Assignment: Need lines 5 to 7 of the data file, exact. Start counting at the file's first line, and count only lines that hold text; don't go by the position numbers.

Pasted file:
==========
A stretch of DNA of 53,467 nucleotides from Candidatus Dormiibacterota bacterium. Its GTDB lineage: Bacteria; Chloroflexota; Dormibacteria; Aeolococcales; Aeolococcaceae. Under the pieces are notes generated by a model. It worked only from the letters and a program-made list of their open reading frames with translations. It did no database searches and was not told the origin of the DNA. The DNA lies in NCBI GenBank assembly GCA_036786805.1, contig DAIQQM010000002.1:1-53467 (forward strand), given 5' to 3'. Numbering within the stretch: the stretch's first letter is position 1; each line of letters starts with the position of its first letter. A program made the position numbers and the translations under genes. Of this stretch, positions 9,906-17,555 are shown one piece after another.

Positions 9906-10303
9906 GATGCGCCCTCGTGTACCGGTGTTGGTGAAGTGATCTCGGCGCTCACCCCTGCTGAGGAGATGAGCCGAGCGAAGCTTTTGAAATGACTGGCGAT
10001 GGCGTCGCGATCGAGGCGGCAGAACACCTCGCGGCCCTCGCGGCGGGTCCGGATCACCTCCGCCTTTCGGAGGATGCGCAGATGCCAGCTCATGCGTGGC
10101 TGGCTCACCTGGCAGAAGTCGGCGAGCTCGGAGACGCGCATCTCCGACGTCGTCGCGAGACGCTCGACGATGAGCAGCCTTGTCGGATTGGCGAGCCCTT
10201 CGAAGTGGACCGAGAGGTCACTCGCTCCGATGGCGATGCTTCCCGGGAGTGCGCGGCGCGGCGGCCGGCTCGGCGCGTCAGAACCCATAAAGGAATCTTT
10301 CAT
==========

10101 TGGCTCACCTGGCAGAAGTCGGCGAGCTCGGAGACGCGCATCTCCGACGTCGTCGCGAGACGCTCGACGATGAGCAGCCTTGTCGGATTGGCGAGCCCTT
10201 CGAAGTGGACCGAGAGGTCACTCGCTCCGATGGCGATGCTTCCCGGGAGTGCGCGGCGCGGCGGCCGGCTCGGCGCGTCAGAACCCATAAAGGAATCTTT
10301 CAT